At Tiltfactor we’re designing a suite of games that inspires users to tag photographs with “expert” data. Using their input, are building a searchable database of terms that users can explore to find the photographs they need. But how should such a database be constructed in order to be searchable? To answer this question we need to decide exactly what we will be sorting.
If you want to sort dates, design a timeline; if you want to sort names, just make an alphabetical list.
It turns out we’re sorting the entirety of human knowledge.
So how on earth do you arrange “everything” in a way that is searchable and avoid keyword-only piles of data? My initial idea was to build a “tree” which could be measured and molded and meticulously added to by expert players.
It’s not that unique of an idea:
Aristotle is said to have been the last person to know everything there was in his own time.
Knowing everything in the context of ancient Greece, Aristotle established a framework for that body of information. By doing so, he established an informational “ontology,” an answer to the question: how should one think about the world? In information science, an “ontology” is the way in which data is structured and referred to, the vocabulary with which information is discussed inside its own context. Yep.
But Aristotle’s context was 2300 years ago. Today it might seem strange to us that he divided the category for all animals into two main groups: those that have blood and those that do not. As the world’s first taxonomist, (a person who arranges meanings) Aristotle determined the nature of zoology for the next two thousand years simply by making a miniscule decision regarding where things should be divided in the animal kingdom within his particular project.
So what is our context, and how might we best design an ontology to organize it? Well, today the estimated information content of all human knowledge is 10 exobytes. That’s 1 billion gigabytes, 6000 times the storage capacity of the human brain. We have to deal with way more meanings to design a context for than Aristotle admirably dealt with. Information is also created at a much faster rate today, so we’d have to structure a database prepared to take in information in real time and instantly incorporate it.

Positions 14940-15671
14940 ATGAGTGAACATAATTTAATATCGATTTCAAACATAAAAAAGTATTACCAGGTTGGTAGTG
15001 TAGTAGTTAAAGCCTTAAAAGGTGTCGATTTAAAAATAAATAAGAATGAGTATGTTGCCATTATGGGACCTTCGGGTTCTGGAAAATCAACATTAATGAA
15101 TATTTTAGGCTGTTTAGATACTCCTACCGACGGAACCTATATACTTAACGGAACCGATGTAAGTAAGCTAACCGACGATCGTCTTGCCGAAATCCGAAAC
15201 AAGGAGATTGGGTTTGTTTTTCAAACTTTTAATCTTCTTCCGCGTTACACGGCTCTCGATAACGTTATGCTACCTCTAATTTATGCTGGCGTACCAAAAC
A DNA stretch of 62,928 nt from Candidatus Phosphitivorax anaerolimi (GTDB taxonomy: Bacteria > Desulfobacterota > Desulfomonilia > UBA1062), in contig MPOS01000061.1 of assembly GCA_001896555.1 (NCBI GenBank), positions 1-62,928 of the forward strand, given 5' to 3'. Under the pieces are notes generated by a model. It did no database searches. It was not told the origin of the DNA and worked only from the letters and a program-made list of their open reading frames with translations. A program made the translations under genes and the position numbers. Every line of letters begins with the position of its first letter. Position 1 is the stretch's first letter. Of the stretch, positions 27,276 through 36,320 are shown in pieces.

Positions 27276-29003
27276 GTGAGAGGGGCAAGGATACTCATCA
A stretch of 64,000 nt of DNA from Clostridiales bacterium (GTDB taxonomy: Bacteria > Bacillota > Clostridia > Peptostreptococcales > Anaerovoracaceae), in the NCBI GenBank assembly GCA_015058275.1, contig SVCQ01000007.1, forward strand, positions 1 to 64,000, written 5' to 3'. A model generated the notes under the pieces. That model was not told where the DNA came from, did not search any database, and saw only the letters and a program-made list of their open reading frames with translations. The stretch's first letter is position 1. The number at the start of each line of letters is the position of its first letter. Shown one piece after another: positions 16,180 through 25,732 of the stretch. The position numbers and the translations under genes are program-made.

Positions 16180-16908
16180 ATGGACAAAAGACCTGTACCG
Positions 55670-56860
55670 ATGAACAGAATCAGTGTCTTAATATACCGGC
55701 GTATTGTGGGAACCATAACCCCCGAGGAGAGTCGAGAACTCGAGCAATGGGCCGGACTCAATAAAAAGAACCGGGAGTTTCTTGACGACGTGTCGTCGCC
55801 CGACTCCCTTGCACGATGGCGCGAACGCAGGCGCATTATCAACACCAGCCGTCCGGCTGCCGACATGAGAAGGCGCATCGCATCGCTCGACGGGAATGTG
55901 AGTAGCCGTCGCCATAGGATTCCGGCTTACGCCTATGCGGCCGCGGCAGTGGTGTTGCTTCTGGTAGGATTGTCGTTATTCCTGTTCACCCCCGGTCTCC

Yet even if we were to “succeed” in representing human knowledge as it stands today, our Solomonic decisions regarding what-goes-where will seem equally as random to future generations as Aristotle’s animals-with-blood division seems to us today.
Human knowledge is a dynamic, changing thing. As time passes, our libraries and universities slowly shift from one paradigm to the next. As such, to try to design a perfect hierarchy would be to miss the point: knowledge and culture are developing systems of astounding complexity and they’re growing more complex every day. Even the way they change is changing!
So what do we do?
Well it might be interesting to try to build a taxonomy with some help from crowd sourcing. We could hand users a very basic outline (animals, plants, volcanoes etc) and let them have a go at filling it out. But this might be a tad chaotic.
Hierarchical databases have been outdated since the 1970’s for a few reasons:
1) They only allow for entries to be listed under a single category. Thus “European History” would have to be listed under either “Europe” or “History”.
2) If you delete a single node, every node listed underneath it is deleted.
So if we we were to build relationships between all of the tags we receive, we’d have to come up with something “polyarchical,” with connections possible between every node in the structure. Thus “European History” would be connected both to “Europe” AND “History.” It might even be connected to a hundred other terms in varying ways. Why not?
Because moderating a structure like that would be unfeasible. As language and culture develop with new events happening every day, the pace of data entry would far outpace any possible moderation. The network would become unavoidably riddled with bugs, mistags and misconceptions. Wikipedia survives because a small handful of moderators volunteer to painstakingly preserve it; they believe in the cause. Because our database is hidden behind the façade of a game, the humanitarian goals of our project will not be as openly advertised and thus publicly upheld.
So what is the tree now? Maybe it was just a good idea. An ideal. We’d like to think that everything in the world makes sense in a way that is somehow navigable. Things do, but only in a given context.
There are 8 billion contexts walking around the planet every day, each changing completely with everything they do. It is time for us to scale this project back: Rauner (the Archive we are working with) needs their photos tagged so that people can use them. Any information, albeit temporary and contextually biased information, is useful.
So lets design a system we can make, moderate, and use rather than lament unattainable ideals. (This, from a humanist!)